Layla sucks in a slow, shaky breath, a miserable attempt to calm herself before her mind explodes. Each name announced is nothing more to her than a degree closer to hers. It’s inevitable that she’ll have to deal with her fate, although she wishes there was some way to rip this scene of her life out of time’s hold and give herself just one more painless day before she’s subjected to whatever future she’s deemed deserving of.
“Karla Jacobs, pass…Noor Jans, pass…Cece Jekel, pass…Nicholas Joy, fail…”
The nerves humming underneath her skin become rapid-fire, and she can feel her vision going blurry. Paranoia is beating hope in the battle inside Layla’s mind. She could fail, and be taken to the facilities…She’s heard about those awful, dirty, crowded places…she’ll be nothing more than the label ‘burden’, the word ‘unworthy’…
“Jonas Naber, fail…Stephen Naber, fail.” President Miller reads out.
Jonas and Stephen are only a few seats down. They don’t make any noise, but expressions of horror wash over their faces. They’re twins, and they’ve been inseparable for as long as anyone can remember. But now…both will be forced to reside in the facilities, living a lifestyle of discomfort – surviving off the bare minimum.
They lean closer to each other, as if transmitting the invisible message that, even if they’re both in unfavorable conditions, at least they’ll have each other. At least they’ll have something they love to hold onto.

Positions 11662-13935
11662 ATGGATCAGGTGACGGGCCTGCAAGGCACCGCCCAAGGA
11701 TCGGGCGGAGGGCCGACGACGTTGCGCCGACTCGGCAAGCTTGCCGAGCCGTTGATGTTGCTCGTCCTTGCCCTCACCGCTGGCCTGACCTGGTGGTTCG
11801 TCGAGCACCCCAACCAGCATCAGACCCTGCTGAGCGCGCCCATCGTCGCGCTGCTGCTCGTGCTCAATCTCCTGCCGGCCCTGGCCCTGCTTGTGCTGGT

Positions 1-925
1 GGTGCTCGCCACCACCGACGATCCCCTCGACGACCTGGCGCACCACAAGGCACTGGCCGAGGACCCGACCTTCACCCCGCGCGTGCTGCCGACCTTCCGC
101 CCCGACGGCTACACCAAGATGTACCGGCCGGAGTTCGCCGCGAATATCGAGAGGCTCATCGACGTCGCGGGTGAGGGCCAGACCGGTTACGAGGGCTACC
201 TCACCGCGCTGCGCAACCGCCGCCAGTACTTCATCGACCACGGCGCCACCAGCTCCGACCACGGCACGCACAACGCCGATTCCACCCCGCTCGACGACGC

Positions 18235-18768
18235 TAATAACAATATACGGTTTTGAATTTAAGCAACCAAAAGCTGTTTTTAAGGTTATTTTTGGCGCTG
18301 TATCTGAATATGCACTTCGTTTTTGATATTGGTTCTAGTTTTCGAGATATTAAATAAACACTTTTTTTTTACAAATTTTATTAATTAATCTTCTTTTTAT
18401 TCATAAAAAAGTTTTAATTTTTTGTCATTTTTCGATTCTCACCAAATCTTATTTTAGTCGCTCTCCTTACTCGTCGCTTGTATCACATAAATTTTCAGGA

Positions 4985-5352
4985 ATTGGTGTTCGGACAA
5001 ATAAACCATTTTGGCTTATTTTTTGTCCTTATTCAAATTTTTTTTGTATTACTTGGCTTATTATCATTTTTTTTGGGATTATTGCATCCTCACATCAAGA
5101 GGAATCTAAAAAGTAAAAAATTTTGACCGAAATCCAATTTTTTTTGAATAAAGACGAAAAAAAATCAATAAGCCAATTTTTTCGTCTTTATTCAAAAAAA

More names are read off the list. More teenagers saved – and more futures tossed away. And then – “Layla Zain…pass.”
With the ringing in her head and the stress burning inside of her, Layla is barely able to process the words – but when she does, warmth embraces her. The fear drilled deep into her stomach finally begins to chip away. She passed. She’ll be okay.
The thought replays through her head like a beautifully broken record. She passed.
Layla plants her feet on the ground, ready to cut this awful day out of her mind and move on with her life. She’s dwelling in a newfound sense of elation, like the clouds looming over her for too long, have finally been shoved away.
But then President Miller reads the last name off the list.
“Amira Zain- fail.”
Layla freezes in place. Just like that, the weight of the world plummets down on her shoulders again, the relief that she had felt replaced by the same thick anxiety. She never considered that this would happen. She didn’t think she had to.
Tears burn the velvety circles under her eyelids and then she’s sinking back into her chair, grabbing onto the arm-handles and folding over like the ground could tumble away any second.
Like rapid-fire, her mind shoots off a variety of possibilities because there’s no way this is real life. Maybe they got the wrong results. Maybe they mixed up names. Maybe….maybe some mistake was made. That has to be it.
But it isn’t. The system makes no mistakes, has no flaws. Those words have been repeated throughout her entire life.
Layla may have passed.
But her sister didn’t.